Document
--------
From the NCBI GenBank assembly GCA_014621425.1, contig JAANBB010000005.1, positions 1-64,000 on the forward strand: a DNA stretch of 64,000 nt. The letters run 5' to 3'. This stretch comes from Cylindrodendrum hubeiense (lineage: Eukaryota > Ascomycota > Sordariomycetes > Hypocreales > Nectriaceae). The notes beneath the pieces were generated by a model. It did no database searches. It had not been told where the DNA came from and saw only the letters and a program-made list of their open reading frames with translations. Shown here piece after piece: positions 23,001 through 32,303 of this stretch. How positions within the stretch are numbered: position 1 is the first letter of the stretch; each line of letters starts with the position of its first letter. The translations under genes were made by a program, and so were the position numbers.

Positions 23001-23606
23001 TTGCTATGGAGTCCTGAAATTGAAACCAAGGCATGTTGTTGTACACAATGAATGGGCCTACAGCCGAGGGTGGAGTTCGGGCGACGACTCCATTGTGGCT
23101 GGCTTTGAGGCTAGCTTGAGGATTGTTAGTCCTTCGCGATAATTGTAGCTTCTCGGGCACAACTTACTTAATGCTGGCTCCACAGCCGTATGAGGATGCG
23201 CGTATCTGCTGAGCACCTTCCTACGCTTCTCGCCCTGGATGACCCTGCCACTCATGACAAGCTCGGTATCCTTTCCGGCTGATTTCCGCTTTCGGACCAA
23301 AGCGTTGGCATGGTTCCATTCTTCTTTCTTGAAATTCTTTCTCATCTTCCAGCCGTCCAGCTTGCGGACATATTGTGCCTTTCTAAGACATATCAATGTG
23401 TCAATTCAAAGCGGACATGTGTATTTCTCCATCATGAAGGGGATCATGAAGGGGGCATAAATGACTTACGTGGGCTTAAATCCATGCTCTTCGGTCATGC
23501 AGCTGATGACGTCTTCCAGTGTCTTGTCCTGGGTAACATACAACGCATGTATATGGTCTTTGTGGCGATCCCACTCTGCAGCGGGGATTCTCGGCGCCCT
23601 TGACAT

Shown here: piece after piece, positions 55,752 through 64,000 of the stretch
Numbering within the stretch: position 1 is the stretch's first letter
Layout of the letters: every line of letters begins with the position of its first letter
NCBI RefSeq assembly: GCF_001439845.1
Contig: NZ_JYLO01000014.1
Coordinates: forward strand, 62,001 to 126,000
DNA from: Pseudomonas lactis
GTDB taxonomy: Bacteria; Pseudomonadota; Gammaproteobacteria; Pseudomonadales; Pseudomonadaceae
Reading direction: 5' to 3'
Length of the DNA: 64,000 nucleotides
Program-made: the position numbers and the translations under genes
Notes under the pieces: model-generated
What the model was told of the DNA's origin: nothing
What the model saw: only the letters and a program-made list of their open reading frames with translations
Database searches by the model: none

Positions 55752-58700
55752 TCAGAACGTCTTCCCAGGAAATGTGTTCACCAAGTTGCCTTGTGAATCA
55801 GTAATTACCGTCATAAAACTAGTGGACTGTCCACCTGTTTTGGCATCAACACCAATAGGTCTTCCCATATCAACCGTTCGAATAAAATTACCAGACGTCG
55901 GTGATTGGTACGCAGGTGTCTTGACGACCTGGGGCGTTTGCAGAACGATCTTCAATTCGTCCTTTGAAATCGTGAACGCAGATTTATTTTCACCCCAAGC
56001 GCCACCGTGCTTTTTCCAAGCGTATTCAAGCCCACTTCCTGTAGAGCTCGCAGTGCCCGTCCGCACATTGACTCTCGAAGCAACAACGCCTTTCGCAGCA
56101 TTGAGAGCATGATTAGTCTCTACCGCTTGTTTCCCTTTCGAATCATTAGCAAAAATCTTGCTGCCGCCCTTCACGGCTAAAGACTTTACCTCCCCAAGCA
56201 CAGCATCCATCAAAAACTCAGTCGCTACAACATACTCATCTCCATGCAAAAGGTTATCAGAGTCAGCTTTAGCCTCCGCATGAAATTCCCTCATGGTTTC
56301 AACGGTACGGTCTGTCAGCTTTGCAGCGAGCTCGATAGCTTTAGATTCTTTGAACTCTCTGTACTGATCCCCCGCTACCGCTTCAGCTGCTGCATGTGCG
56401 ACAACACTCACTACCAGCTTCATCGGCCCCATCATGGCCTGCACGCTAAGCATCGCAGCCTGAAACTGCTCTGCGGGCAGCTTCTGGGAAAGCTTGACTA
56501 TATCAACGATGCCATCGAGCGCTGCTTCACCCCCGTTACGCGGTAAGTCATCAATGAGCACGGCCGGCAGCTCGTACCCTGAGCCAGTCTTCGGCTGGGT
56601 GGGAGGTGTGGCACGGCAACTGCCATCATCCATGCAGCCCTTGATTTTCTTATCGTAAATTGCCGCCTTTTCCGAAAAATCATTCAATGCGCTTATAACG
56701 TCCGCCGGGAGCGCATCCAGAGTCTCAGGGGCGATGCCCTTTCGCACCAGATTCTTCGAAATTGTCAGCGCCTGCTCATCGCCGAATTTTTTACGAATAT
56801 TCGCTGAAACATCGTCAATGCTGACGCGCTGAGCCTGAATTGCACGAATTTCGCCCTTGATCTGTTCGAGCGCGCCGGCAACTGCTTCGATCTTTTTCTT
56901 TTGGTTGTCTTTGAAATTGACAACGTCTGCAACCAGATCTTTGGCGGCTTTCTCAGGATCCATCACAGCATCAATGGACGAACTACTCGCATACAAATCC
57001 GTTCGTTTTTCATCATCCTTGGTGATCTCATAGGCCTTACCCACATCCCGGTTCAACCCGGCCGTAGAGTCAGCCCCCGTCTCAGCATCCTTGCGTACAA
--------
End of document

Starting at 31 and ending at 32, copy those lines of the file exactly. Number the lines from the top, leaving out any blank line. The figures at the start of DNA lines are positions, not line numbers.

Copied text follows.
56201 CAGCATCCATCAAAAACTCAGTCGCTACAACATACTCATCTCCATGCAAAAGGTTATCAGAGTCAGCTTTAGCCTCCGCATGAAATTCCCTCATGGTTTC
56301 AACGGTACGGTCTGTCAGCTTTGCAGCGAGCTCGATAGCTTTAGATTCTTTGAACTCTCTGTACTGATCCCCCGCTACCGCTTCAGCTGCTGCATGTGCG